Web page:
March 26, 2012
On March 22, the Human Rights Program and International Legal Studies at Harvard Law School sponsored “Protecting Human Rights Through the Mechanism of UN Special Rapporteurs,” a talk by Surya Subedi. Subedi, United Nations Special Rapporteur on Human Rights in Cambodia and Professor of International Law at the University of Leeds, discussed the role of the Special Rapporteurs in combating human rights abuses and he shared anecdotes about his work in Cambodia.
The Special Rapporteurs, he explained, have been called the crown jewel of the UN human rights mechanism, as they carry out some of its most difficult duties. They visit countries where human rights abuses are suspected, traveling through both cities and remote areas, to speak with people who have suffered. Protected by diplomatic immunity, they often speak on behalf of citizens who fear persecution. They provide early warning about potential human rights abuses and they recommend preventive measures. And they activate and mobilize national and international communities to encourage cooperation between governments and societies.
In short, he said, Special Rapporteurs are expected to be human rights activists, international diplomats, academics, and government advisors. In Cambodia, Subedi’s job is to ensure that human rights treaties ratified by that country are implemented. Where there are shortcomings, he investigates and makes recommendations to the government. Subedi said that his activities within a country are governed by three ideas – independence, objectivity and impassivity.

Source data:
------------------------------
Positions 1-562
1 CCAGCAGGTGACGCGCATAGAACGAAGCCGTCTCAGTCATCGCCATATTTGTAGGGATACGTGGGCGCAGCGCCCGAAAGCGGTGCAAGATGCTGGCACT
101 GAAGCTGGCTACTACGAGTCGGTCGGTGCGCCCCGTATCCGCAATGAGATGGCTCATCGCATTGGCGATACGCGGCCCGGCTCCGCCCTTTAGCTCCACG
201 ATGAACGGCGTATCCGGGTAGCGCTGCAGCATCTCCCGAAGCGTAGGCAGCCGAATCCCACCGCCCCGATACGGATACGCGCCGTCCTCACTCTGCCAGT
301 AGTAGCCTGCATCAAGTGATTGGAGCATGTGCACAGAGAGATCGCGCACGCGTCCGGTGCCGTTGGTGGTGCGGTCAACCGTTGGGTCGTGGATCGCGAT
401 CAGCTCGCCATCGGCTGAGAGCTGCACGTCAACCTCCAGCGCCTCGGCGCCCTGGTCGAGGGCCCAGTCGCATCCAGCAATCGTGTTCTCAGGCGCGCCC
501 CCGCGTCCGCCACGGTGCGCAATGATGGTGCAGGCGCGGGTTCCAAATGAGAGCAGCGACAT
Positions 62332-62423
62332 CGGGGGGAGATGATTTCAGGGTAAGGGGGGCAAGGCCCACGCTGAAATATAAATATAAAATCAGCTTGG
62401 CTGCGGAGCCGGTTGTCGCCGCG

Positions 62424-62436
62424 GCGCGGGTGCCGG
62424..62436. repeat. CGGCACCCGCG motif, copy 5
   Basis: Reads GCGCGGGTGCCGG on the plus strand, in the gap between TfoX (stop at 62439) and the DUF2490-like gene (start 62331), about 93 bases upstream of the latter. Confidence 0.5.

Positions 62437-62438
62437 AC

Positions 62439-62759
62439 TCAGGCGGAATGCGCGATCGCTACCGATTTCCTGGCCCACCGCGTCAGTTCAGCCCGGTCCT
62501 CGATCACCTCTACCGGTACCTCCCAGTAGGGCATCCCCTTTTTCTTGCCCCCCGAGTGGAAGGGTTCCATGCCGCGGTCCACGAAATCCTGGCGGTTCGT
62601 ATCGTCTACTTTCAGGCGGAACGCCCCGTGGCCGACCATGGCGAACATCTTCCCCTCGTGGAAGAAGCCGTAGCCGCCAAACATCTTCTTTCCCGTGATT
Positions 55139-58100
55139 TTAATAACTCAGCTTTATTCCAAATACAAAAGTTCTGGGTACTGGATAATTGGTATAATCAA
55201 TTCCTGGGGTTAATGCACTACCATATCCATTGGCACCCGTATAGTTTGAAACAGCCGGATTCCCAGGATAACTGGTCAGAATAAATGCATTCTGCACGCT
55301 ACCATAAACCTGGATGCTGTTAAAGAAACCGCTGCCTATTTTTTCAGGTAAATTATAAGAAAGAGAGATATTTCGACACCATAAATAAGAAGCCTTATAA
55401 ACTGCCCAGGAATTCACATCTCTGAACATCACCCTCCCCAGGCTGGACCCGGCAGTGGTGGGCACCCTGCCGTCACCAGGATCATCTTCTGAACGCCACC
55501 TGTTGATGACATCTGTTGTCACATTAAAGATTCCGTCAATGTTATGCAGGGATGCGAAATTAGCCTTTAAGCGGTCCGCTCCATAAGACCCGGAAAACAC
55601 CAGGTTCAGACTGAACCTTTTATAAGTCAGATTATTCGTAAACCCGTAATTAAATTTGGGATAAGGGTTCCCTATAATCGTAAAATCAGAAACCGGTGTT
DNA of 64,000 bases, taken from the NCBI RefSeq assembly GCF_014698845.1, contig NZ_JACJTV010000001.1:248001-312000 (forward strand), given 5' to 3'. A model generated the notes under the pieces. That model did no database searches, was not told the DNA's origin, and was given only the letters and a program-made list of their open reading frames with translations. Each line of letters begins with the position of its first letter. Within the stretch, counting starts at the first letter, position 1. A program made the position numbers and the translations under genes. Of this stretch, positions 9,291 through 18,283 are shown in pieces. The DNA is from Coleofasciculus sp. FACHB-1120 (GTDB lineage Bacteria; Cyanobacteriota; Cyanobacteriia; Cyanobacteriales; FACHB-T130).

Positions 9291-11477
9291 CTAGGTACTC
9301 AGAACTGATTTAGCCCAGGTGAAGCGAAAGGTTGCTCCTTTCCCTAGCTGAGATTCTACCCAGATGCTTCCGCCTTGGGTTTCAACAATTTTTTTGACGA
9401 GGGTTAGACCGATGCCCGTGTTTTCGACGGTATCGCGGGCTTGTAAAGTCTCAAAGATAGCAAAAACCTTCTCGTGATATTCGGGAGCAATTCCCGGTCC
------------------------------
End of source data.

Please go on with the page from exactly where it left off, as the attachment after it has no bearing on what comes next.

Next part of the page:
“So long as we remain in these parameters, we can do whatever we’d like,” he said. “Although we’re appointed by the UN, we’re not employed by it. We’re not loyal to it. I’m a lawyer, and my loyalty is to the rule of law and to the international human rights treaties ratified by Cambodia. That’s it.”
Subedi also discussed international law and national sovereignty more generally. Acting on behalf of the international community, Special Rapporteurs enter countries and essentially pierce the veil of national sovereignty.
“No country can seal itself. National sovereignty is actually a limited sovereignty,” he said. “In no other area of international law can international actors pierce the veil of national sovereignty to the degree that they can under human rights law.”